‧ No weekend customer service ‧ Instant notice of system update or


Training ‧ Insufficient funding for training courses

‧ New suppliers participating anytime

‧ Suppliers cannot refuse learning using GEPS

‧ Needing more practices and workshops

‧ Lacking of experienced seed trainers

‧ More training classes and simplified processes ‧ Needing seminars regarding

electronic tender deposit ‧ Unbalanced training locations Ease of use ‧ Mainly the mindset problems of

GEPS users

‧ Insufficient computer knowledge of suppliers ‧ Difficult to invite suppliers’

continuous tenders via GEPS

‧ Tedious and time-consuming making electronic files ‧ Graphical files printing requiring

appropriate hardware and software ‧ Difficulty in downloading

graphical files

‧ Easily interrupted due to large files upload

Policies around security and quality

‧ Providing confidentiality, undeniability, verifiability, and integrity of electronic documents through encryption and public key technologies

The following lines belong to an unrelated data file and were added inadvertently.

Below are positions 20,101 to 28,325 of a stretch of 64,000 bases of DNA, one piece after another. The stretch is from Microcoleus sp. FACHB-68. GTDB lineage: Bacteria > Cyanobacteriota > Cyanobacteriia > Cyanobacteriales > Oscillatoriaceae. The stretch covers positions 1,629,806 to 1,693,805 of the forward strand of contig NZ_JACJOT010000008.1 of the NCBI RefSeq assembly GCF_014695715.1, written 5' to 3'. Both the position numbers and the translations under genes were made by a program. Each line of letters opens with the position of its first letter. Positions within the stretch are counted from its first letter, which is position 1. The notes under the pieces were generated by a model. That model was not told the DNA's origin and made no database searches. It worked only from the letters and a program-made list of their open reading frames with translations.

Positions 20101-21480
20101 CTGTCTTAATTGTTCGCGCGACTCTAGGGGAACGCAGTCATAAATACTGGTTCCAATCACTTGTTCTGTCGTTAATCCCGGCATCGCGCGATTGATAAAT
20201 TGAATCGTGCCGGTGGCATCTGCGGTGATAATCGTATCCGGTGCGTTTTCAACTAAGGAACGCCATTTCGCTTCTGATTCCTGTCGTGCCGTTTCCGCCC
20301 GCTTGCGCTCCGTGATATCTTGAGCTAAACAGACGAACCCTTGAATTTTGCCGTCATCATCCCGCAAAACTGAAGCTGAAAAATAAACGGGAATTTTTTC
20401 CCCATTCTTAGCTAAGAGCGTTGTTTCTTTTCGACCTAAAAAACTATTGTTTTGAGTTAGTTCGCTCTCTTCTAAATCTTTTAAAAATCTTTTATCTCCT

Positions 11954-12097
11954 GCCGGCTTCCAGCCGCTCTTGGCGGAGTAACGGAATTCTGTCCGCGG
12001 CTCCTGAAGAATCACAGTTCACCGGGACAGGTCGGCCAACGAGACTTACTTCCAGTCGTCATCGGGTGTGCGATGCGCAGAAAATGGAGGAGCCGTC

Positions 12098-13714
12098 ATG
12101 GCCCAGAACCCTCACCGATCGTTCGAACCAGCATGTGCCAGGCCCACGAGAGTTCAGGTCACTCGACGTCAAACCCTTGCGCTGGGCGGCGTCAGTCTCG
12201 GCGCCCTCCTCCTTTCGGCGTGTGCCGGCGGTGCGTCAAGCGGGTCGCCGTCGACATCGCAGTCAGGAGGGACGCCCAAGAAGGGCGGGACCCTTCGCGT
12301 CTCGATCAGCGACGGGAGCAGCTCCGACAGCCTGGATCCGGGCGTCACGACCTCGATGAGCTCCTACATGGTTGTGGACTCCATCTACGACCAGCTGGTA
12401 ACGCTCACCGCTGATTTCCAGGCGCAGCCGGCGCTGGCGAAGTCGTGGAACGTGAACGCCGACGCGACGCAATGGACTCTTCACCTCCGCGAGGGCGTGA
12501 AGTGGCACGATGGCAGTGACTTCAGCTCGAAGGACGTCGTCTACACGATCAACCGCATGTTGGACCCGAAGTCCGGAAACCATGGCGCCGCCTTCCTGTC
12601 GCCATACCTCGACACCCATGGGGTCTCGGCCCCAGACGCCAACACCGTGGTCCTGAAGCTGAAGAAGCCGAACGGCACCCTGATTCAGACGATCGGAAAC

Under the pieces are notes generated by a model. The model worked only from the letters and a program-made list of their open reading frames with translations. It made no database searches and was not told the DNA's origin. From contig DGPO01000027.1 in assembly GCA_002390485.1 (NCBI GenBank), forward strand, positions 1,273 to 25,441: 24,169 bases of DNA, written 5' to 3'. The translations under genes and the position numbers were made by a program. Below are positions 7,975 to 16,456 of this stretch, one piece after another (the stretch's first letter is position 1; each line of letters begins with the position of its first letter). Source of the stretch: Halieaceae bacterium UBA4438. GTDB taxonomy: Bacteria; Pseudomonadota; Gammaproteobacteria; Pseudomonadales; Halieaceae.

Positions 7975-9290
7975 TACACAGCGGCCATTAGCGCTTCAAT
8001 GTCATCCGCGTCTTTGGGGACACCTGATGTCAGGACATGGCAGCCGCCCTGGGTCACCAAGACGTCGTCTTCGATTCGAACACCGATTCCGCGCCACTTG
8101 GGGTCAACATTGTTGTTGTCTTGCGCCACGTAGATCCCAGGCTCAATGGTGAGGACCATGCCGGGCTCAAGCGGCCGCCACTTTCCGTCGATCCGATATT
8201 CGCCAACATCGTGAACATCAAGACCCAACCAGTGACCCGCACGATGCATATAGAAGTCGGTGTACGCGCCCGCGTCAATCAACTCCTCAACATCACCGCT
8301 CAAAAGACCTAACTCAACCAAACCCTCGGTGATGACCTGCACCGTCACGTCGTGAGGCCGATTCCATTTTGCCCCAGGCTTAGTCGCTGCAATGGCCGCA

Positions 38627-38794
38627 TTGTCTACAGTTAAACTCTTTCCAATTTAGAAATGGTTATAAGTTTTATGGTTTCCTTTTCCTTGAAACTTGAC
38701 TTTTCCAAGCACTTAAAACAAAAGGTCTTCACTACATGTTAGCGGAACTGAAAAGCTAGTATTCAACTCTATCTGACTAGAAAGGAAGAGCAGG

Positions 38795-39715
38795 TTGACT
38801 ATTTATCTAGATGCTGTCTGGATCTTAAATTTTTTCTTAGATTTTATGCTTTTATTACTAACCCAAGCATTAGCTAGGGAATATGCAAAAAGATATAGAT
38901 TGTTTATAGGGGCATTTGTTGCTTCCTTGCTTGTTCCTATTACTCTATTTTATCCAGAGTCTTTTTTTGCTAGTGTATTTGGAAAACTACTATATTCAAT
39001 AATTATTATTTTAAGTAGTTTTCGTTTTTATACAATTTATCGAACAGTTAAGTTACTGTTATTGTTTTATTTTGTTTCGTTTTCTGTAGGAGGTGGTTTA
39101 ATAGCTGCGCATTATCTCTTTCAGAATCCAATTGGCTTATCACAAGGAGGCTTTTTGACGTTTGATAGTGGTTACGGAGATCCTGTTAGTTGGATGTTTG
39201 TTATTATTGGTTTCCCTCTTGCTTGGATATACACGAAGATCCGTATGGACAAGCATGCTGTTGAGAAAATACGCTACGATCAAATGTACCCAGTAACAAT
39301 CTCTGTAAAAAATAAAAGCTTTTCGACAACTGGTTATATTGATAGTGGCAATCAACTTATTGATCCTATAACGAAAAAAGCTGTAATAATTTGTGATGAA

‧ Suppliers not understanding what business certificates are for ‧ Needing the participating of

Ministry of Economics

‧ No guarantee of the tender quality due to system reliability issues

‧ Shortening tender process period.

‧ Operation interruptions due to system updates and Internet interruption

‧ Confirming files upload complete ‧ Graphical files not in A4 paper


‧ Inconsistent governmental graphical files

‧ Worrying losing qualification due to missing important information from electronic tender obtaining system

Attitude ‧ Trust issues of suppliers due to unfamiliar of the mechanism and usage of business certificates ‧ Promotion should be a joint

effort between PCC, Ministry of Economics and the system developers

‧ Requiring official regulations for enforcing the users to comply with the use of GEPS

‧ Rewarding procurement persons for raising their morale ‧ Routine job rotations of the

procurement staff ‧ Not to forcing the electronic

tender opening operation ‧ Enforcing electronic tender

obtaining and submitting systems based on the bid amount